A new exhibit at the Tamaqua pays tribute to the 75th anniversary of the library by saluting the rich genealogical heritage of local families, many of whom were loyal library supporters over the years.
The exhibit, entitled 'Window to the past,' utilizes the lobby display window and an interior display case and includes a wide variety of unusual old family photos, birth and baptismal certificates, old documents, a genuine Victorian photo album, books devoted to genealogical research and rare memorabilia from Tamaqua's past.
Included is a colorful, old fraktur, a document which displays a style of broken lettering. Fraktur are highly artistic and elaborate folk art pieces created by the Pennsylvania Dutch. Most Fraktur date from 1740 and 1860.
The elaborate exhibit is the work of Samantha Gibbons, Tamaqua, who serves as the Tamaqua Area Meals on Wheels coordinator.
"Much of it focuses on my family, and I tried to use it as examples," she explains. "It's done in honor of the history of Tamaqua. I've always been proud of the fact that I have so many roots in Tamaqua."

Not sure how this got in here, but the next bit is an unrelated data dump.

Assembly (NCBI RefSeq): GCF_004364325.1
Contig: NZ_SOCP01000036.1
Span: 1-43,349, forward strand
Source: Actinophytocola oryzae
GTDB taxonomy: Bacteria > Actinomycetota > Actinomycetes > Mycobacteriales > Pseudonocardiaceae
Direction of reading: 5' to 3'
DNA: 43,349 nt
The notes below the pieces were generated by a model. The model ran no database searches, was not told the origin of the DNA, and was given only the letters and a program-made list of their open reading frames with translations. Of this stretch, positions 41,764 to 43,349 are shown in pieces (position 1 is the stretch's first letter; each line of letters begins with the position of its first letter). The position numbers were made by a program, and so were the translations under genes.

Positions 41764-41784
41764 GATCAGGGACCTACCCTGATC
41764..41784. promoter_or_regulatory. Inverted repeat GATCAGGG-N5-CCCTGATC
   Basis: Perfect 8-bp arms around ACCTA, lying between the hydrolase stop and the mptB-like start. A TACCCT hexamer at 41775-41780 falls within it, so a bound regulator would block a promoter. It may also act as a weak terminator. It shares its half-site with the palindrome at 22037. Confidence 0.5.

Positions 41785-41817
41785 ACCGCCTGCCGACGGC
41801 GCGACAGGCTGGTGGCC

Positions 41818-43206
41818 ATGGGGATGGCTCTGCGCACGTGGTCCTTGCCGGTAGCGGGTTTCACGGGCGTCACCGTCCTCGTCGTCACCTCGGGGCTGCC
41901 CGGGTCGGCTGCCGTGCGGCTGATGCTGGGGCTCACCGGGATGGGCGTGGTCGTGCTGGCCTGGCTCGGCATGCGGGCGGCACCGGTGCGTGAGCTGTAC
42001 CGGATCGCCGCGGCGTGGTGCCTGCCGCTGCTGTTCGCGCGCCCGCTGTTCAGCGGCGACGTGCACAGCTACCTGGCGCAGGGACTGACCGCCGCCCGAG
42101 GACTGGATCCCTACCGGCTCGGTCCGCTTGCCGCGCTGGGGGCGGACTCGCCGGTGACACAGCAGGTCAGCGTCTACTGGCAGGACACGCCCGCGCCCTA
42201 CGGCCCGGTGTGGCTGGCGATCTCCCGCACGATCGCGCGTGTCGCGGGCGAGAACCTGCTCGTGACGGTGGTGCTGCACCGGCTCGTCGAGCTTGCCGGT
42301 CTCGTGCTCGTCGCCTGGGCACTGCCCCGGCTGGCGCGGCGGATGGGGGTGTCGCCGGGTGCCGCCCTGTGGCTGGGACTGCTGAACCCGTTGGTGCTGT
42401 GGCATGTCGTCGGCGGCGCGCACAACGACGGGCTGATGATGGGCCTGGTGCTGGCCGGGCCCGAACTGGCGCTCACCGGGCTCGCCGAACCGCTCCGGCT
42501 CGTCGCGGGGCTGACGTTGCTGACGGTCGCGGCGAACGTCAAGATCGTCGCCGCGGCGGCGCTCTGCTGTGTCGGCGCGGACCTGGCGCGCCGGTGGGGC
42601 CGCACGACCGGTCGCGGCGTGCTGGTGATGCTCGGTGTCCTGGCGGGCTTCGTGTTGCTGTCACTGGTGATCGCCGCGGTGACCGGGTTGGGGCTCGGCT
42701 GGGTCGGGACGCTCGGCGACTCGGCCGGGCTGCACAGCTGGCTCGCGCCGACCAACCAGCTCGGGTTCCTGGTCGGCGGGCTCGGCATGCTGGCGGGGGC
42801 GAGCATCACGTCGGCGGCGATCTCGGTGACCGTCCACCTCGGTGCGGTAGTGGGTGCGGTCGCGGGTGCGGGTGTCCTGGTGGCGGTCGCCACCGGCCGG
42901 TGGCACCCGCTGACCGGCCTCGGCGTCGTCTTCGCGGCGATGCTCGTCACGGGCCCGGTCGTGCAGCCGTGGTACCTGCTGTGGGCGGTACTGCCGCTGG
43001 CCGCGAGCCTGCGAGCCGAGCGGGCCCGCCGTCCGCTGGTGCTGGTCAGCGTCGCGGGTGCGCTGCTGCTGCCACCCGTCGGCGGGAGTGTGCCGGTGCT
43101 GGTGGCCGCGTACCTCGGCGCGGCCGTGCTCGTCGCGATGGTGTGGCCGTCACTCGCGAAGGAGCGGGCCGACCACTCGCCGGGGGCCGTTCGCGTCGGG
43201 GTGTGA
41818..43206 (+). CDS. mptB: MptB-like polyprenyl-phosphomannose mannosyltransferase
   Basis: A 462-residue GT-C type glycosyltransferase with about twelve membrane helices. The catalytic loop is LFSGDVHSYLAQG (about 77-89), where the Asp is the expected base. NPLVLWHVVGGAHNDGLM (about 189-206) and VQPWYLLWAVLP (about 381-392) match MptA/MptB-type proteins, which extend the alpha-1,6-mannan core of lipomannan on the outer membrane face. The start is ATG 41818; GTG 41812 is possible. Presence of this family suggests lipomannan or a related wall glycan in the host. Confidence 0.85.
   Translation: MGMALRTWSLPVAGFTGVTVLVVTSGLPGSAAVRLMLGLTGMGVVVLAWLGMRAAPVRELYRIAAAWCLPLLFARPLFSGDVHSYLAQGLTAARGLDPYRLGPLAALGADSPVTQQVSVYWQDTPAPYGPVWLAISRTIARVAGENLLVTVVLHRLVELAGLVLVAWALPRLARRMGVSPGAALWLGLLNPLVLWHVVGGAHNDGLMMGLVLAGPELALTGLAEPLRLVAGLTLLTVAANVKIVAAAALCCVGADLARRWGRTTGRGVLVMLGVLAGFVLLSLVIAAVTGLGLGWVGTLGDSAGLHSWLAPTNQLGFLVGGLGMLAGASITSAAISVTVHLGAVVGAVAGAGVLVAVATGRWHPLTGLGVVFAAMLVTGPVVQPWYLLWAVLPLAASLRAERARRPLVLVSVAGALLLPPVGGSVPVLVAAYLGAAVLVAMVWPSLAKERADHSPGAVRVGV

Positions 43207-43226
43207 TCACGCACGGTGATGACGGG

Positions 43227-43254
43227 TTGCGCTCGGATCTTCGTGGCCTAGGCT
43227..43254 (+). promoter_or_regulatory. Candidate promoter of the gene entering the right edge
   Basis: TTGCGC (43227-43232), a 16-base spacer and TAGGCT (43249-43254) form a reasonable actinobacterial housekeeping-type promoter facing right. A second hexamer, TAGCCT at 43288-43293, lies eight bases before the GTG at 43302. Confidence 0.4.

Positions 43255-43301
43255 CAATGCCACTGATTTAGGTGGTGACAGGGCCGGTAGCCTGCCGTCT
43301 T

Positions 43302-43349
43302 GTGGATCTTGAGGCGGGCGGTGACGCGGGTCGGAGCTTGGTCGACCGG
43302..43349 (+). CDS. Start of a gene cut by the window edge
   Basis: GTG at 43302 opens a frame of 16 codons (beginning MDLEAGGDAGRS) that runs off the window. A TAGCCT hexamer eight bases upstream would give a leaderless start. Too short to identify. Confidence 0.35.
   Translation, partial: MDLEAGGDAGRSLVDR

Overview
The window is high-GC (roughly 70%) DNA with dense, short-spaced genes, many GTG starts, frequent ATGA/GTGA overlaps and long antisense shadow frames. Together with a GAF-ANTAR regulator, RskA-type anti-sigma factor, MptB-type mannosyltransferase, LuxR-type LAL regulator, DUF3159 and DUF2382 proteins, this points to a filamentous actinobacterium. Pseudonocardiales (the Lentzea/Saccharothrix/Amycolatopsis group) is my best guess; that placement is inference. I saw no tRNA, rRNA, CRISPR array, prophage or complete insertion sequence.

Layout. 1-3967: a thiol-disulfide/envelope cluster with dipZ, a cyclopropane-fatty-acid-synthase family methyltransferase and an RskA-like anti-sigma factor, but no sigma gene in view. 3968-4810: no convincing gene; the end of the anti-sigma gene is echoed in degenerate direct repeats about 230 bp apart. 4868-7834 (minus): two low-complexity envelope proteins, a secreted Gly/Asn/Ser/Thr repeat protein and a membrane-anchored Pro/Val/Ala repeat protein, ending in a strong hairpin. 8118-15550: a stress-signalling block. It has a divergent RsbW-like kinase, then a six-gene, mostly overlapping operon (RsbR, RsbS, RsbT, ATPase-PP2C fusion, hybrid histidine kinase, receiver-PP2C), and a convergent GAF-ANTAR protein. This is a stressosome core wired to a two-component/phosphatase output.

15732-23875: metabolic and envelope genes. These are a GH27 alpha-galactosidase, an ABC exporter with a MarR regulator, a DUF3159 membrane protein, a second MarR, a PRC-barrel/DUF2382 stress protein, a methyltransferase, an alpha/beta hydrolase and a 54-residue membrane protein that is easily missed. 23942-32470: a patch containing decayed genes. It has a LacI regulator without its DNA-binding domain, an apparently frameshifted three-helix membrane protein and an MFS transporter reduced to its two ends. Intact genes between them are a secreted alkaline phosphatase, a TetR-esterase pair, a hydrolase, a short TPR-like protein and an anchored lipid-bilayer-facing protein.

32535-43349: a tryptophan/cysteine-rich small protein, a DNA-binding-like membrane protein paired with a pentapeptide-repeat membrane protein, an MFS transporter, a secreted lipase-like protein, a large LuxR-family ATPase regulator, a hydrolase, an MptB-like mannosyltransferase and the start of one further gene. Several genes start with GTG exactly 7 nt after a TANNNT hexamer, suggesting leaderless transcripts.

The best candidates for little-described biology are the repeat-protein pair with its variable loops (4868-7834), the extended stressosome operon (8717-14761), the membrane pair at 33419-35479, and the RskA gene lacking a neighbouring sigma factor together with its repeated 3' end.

The pieces not only span the early era of the Land of Running Water, but also represent some of the great events of national history.
"One of the pieces is a Civil War letter from my grandfather," said Gibbons.
Gibbons is descended from a large family.
"Both of my parents were adopted," she said. Her father was the late Thomas Gibbons, and his father was Charles Gibbons.
"He (Charles) was the youngest of seventeen children. My grandfather was one of 120 grandchildren," she explained.
But many familiar local names are part of Gibbons' past. As a result, the display includes artifacts from families such as Johnson, Shoemaker, Neifert, Gedling and others.
One of the photos depicts Elizabeth Bond dressed formally for a portrait done in the 1880s. Bond and her husband started Bond Drug Store.
Another unique portrait shows young newlyweds who enlisted in the armed services during World War II. Both are dressed in military uniforms for their wedding.
The majority of the display encompasses the era from the 1850s to 1960s. However, one piece of artwork, a pastel and wash, dates to the 1780s.
Gibbons, who has done extensive work in the field of genealogy, said the display was done in support of the hard work of Library volunteer Eric Zizelmann.
"He's been working hard to build a genealogical resource at the Library," she said.
The exhibit is free to the public and will remain on display at the Tamaqua Public Library into the new year.